After falling in love with the outstanding 2016 Diaz Bayo Ribera del Duero Roble, we could only hope that one day we would find another vintage of Diaz Bayo Roble as astounding as their 2016. It didn’t take long. Although the 2017 vintage in Ribera del Duero was one of the most difficult due to spring frosts and drought conditions, which reduced yields, the result was outstanding quality and the 2017 Diaz Bayo Ribera del Duero Roble being every bit as compelling as its older sibling. The 2017 Diaz Bayo Ribera del Duero Roble offers seductive aromas of black cherry and mulberry mingled with hints of spice and mineral. In the mouth, the 2017 Diaz Bayo Roble caresses the palate with seductive fruit flavors and gentle spice tones, followed by ripe, silky tannins that add energy and lift. The 2017 Diaz Bayo Roble presents itself as a traditional style of Ribera del Duero, meaning a wine of considerable flavor and substance, yet it possesses freshness and a lithe spirit rarely seen in other Ribera del Duero wines. For optimal enjoyment we suggest serving Diaz Bayo’s charming 2017 Ribera del Duero Roble at cool room temperature (58°-62° F). Enjoy!
Diaz Bayo’s 2017 Ribera del Duero Roble makes a splendid companion to meats, cheeses, pastas and rich sauces. Beef, especially steak or pot roast, certainly has its place alongside this flavorful Ribera del Duero. Pepper Grilled Flank Steak with chimichurri, white bean poblano fritters and Jicama slaw provides a fine accompaniment to Diaz Bayo’s flavor-packed Ribera del Duero Roble. Another favorite accompaniment is Harissa Chicken, roasted free range chicken with Ajvar yogurt, Moroccan pearl couscous, and grilled eggplant and zucchini. Country cassoulets made with beans and sausages as well as traditional paellas made with chicken, shrimp and scallops also make excellent companions for Ribera del Duero. Paella might come as a surprise to some, but we have come to crave authentic paella with young Ribera del Duero. Duck, quail or pheasant confit and many white bean and shredded chicken dishes with tomatoes, onions, and peppers also provide tasty companions. For those who prefer contemporary American fare, pork or beef sliders offer good company to Diaz Bayo’s Ribera del Duero Roble. And if your culinary acumen is somewhat lacking, no need to worry; a host of cheeses will shine alongside a bottle of Diaz Bayo’s 2017 Roble.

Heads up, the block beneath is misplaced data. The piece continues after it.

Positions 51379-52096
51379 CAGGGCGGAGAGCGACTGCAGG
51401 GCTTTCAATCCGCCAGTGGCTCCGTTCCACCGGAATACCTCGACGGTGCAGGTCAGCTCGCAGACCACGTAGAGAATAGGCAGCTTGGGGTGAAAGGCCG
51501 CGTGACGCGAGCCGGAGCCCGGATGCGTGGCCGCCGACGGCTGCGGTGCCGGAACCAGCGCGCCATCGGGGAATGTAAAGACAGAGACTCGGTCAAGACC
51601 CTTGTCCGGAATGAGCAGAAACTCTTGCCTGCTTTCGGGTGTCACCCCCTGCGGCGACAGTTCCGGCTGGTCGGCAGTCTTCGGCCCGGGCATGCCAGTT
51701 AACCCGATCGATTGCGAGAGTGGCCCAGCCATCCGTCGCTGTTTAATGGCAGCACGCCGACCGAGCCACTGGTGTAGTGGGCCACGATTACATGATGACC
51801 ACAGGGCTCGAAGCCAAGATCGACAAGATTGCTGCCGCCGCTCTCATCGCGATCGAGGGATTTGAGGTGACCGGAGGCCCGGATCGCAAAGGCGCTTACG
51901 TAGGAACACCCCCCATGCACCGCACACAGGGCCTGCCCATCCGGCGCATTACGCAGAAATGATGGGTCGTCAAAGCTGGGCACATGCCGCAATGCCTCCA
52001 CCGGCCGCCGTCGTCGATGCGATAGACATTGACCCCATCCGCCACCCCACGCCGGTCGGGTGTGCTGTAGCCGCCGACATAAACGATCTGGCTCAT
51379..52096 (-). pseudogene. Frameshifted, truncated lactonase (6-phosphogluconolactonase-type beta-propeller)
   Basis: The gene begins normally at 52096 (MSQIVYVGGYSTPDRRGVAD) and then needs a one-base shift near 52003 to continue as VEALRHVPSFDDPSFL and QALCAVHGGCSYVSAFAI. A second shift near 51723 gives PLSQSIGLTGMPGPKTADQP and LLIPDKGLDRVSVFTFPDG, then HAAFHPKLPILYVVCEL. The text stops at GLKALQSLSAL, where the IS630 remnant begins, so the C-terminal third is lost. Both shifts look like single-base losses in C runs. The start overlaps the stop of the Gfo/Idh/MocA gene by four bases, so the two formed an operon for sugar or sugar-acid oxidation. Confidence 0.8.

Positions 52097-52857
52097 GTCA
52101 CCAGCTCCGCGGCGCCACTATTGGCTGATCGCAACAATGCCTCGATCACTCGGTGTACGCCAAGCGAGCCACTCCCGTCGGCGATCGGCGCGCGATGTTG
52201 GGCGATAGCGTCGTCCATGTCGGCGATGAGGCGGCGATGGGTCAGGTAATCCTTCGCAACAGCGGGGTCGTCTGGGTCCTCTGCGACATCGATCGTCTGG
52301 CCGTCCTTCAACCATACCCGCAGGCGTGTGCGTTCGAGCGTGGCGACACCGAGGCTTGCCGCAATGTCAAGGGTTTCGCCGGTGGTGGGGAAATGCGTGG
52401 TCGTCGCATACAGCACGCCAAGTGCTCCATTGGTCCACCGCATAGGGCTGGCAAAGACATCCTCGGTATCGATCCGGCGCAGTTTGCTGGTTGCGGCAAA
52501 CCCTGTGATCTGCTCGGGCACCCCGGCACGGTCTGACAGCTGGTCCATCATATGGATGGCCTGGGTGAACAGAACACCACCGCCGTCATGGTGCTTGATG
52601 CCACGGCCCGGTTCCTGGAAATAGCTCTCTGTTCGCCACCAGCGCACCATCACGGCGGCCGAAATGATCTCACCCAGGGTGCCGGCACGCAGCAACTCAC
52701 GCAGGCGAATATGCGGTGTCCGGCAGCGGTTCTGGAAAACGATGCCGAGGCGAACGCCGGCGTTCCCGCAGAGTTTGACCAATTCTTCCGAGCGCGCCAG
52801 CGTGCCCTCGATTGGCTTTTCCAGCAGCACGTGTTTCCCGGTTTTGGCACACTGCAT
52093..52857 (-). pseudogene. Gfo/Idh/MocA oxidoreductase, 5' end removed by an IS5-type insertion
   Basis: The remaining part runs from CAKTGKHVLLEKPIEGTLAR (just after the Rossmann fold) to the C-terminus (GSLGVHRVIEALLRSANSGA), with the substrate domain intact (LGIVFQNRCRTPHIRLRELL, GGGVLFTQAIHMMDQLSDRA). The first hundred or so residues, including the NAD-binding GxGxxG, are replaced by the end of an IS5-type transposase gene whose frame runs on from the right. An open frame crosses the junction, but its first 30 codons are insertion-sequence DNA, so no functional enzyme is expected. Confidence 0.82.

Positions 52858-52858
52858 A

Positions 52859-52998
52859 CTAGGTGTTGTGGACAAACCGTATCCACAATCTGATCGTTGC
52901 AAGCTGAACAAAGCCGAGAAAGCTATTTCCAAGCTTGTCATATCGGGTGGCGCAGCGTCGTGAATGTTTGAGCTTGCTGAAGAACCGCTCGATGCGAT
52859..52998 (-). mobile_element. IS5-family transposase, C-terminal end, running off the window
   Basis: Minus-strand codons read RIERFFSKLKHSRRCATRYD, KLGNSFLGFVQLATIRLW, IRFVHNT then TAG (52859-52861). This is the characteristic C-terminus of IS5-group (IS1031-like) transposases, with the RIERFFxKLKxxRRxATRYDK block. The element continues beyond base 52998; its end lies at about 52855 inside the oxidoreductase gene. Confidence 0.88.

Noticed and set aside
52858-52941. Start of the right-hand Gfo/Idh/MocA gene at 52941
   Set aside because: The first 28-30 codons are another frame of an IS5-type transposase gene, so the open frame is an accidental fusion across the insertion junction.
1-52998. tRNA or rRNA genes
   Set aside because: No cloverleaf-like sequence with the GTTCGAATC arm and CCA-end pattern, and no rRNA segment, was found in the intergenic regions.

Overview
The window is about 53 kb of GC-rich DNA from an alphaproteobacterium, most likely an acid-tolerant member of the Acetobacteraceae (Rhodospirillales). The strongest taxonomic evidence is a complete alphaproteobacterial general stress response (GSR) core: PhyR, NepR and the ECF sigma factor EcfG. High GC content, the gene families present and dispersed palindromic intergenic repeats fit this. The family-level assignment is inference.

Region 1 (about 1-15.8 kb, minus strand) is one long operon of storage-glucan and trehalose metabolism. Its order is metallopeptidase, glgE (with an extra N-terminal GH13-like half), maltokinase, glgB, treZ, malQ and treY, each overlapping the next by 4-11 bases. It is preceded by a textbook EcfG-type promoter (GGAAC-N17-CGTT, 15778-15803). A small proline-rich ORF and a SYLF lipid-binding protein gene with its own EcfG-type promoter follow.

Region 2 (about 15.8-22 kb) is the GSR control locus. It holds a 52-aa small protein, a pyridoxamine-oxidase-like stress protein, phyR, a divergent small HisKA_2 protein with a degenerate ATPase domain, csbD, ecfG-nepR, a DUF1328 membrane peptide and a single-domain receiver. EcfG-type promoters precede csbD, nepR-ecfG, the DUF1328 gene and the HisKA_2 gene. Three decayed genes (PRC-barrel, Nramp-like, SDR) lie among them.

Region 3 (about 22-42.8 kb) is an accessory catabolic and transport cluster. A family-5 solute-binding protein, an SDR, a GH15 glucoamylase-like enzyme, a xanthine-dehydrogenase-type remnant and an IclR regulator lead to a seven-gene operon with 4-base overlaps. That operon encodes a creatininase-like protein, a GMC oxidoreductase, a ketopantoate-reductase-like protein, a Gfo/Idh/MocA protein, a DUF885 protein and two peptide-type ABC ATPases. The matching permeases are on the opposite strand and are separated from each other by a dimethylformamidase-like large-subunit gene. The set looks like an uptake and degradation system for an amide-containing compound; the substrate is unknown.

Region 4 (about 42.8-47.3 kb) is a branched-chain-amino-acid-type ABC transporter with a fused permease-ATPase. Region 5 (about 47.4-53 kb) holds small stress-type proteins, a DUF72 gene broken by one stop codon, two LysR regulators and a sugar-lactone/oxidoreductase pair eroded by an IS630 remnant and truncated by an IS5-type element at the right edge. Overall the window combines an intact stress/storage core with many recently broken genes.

Spain’s artisan cheeses make splendid accompaniments to Diaz Bayo’s 2017 Ribera del Duero Roble. Consider Mahón, Manchego, or lesser known but equally compelling Spanish cheeses such as Arzúa-Ulloa and Idiazábal. A farmhouse Cheshire or Swiss Appenzeller pairs beautifully with this Tempranillo as well. To learn more about the world’s finest cheeses, contact us at www.cheesemonthclub.com.
Bodega Diaz Bayo has become a favorite among our club members. And we know why. Few bodegas can match the quality and value that this venerable property is turning out. Moreover, the Diaz Bayo family are hardly newcomers to Ribera del Duero. They have been perennial growers for more than ten generations in the village of Fuentelcésped, where viticulture dates to the 1100s and Spain’s Reconquest of the Duero Valley from the Moors. Ideal conditions for vines abound, too, in and around Fuentelcésped along the Arroyo de la Nava, a high valley just ten miles to the southeast of modern-day Aranda de Duero, an area renowned for its full-bodied red wines. Here the Diaz Bayo estate comprises nearly 100 acres in multiple high elevation parcels ranging between 2,800 and 3,200 feet in elevation on soil types encompassing limestone, marl and clay. Varied soils and exposures further contribute to the vines’ fruit diversity and extended harvest times. The age of Díaz Bayo’s vines, the great majority old-clone Tinta del País (aka Tempranillo), ranges from 12 to 100 years, with the average being well over 50 years of age, resulting in bold, concentrated wines.